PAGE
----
By Debbie Gregory.
The loss of highly trained and experienced pilots from the U.S. military to the private sector is a legitimate worry. And the U.S. Air Force says its deficit of fighter pilots is growing.
At the end of fiscal year 2016, the Air Force was short 750 fighter pilots, up from 511 at the end of the previous year.
“The health of the fighter pilot community is bad,” said Lt. Gen. Chris Nowland, Air Force deputy chief of staff for operations, plans and requirements (AF/A3). “Recruiting and getting people on to fly is not a problem,” he added. “If you look across the Air Force, the quality of the individuals coming into the Air Force are some of the highest we ever had. That goes for the enlisted and officer force.”
The past 25 years of continuous combat operations has taken a toll on the Air Force fighter community. Compounding the problem since fiscal 2014, losses of fighter pilots have exceeded the Air Force’s annual production capacity.
The Air Force is tackling the problem of capacity. There is a lot of infrastructure associated with ramping up pilot numbers.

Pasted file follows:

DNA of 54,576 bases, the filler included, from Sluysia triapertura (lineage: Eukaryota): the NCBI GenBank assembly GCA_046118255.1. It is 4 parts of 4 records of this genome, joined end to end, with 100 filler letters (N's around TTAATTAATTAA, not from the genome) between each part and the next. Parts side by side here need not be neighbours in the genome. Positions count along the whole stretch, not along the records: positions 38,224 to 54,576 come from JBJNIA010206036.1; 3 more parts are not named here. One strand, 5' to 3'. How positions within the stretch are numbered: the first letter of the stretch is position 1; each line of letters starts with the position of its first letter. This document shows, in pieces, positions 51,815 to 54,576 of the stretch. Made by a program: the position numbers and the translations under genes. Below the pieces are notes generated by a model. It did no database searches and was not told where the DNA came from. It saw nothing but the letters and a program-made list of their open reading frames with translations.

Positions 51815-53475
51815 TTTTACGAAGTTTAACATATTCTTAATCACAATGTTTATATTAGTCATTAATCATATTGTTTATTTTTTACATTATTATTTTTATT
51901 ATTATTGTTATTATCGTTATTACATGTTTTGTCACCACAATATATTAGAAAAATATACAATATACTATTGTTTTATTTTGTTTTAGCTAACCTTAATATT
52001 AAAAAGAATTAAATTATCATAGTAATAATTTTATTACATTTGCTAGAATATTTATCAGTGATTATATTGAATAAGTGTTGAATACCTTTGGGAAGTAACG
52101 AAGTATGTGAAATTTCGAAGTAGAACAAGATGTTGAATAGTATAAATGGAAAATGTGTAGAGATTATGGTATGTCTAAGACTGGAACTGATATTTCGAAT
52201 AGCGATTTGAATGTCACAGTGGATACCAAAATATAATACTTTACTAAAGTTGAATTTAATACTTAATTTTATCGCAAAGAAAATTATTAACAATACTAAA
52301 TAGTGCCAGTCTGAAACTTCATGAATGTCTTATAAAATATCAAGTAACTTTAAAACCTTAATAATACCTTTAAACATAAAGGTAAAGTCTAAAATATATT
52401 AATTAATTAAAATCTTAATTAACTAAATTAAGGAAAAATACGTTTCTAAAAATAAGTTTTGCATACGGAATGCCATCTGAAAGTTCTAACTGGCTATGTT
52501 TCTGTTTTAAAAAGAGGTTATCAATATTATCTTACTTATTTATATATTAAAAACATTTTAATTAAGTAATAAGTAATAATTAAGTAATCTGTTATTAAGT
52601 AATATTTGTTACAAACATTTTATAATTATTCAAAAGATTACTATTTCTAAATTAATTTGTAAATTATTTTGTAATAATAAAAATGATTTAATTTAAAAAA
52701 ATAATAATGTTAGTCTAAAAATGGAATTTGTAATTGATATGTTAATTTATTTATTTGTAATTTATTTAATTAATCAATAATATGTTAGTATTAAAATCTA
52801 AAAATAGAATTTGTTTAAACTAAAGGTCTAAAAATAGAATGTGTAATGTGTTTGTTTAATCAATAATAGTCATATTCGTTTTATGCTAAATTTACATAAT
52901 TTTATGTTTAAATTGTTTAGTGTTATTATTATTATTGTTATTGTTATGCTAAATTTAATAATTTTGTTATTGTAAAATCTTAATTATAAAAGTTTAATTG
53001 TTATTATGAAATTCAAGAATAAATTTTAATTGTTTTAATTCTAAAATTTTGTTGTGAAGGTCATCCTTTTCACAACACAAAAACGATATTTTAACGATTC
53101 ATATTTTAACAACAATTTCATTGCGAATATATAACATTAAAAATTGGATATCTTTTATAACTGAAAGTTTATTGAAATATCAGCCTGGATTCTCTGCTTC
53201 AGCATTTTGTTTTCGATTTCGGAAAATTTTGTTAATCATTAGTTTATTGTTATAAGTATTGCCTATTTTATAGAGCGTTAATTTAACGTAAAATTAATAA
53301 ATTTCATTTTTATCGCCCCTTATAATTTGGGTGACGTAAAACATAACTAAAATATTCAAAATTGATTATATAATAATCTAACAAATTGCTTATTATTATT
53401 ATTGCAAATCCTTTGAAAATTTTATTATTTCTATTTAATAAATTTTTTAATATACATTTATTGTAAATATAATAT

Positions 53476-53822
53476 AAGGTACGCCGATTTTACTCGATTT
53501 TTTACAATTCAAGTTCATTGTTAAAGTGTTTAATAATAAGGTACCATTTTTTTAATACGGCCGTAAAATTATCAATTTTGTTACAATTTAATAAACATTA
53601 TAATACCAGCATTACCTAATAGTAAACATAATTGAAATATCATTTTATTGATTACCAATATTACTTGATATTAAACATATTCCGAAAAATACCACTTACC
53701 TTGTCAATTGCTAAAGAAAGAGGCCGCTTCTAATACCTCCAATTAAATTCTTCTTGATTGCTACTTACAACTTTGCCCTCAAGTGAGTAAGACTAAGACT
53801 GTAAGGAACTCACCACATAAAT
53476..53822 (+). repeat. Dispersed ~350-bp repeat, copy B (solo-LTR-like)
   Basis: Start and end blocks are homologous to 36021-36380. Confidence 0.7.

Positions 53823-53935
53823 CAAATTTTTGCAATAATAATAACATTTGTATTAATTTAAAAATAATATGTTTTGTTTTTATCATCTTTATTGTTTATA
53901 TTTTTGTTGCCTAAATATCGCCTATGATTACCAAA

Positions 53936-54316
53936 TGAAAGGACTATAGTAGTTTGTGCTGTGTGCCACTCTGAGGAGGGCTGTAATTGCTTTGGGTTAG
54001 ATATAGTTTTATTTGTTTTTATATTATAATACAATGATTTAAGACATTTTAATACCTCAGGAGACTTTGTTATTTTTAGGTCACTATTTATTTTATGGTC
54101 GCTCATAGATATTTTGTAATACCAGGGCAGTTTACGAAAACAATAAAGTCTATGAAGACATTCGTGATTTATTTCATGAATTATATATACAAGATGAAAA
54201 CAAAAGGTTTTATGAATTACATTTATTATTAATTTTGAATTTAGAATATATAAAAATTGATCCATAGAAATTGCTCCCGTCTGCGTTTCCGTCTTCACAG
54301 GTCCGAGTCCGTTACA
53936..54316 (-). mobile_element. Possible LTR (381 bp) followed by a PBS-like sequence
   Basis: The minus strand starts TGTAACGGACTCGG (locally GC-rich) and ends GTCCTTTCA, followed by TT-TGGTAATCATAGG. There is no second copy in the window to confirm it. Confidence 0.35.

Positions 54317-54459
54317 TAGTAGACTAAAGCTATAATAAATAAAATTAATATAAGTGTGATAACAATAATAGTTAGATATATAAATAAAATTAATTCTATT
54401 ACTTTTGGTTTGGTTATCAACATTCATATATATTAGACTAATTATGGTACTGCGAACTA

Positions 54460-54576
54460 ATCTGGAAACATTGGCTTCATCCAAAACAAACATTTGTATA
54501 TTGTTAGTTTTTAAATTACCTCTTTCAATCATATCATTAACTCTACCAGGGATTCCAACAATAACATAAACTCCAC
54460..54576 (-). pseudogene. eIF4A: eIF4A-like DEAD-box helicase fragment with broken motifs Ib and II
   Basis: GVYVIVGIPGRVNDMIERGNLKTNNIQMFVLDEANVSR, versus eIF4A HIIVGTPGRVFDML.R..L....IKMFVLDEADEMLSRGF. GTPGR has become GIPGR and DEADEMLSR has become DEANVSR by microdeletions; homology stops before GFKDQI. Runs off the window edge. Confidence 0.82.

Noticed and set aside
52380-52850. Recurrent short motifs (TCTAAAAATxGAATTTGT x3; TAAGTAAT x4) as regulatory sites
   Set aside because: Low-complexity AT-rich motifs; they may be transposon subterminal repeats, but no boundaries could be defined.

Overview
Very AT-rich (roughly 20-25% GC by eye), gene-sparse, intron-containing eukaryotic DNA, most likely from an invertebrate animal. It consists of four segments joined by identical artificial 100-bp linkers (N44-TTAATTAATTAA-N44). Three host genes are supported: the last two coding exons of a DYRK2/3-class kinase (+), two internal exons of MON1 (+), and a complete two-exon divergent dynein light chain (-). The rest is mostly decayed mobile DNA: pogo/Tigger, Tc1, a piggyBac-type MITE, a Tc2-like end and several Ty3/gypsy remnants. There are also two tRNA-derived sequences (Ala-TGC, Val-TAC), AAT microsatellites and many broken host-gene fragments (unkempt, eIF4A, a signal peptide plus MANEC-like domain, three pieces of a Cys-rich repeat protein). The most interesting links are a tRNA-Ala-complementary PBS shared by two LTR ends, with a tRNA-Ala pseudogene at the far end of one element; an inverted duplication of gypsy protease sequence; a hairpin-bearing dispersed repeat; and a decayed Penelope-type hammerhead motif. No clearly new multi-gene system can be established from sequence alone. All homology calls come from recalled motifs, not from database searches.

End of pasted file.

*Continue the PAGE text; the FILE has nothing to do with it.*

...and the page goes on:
The Air Force and has started several initiatives to fix problem areas with a threefold approach: reducing the number of fighter pilot requirements, increasing retention of pilots and increasing the production of new fighter pilots.
Much of the impact on the military flying community stems from the draw of commercial airlines, who have been hiring at an increased rate the past three years.
“There are three pillars that a lot of people focus on when considering staying in the military; quality of service, quality of life and monetary compensation,” said Col. Jason Cockrum, the AF/A3 director of staff. “Nobody in the civilian sector can compete with quality of service. What Airmen go out and do every day for our nation, you just can’t get that anywhere else.”
He continued, “So we are focused on improvements related to quality of life and monetary compensation. We are not going to be able to compete directly with the airline industry on the monetary piece, but we are focusing on how we can ensure the other two pillars offset any differences offered by the civilian sector.”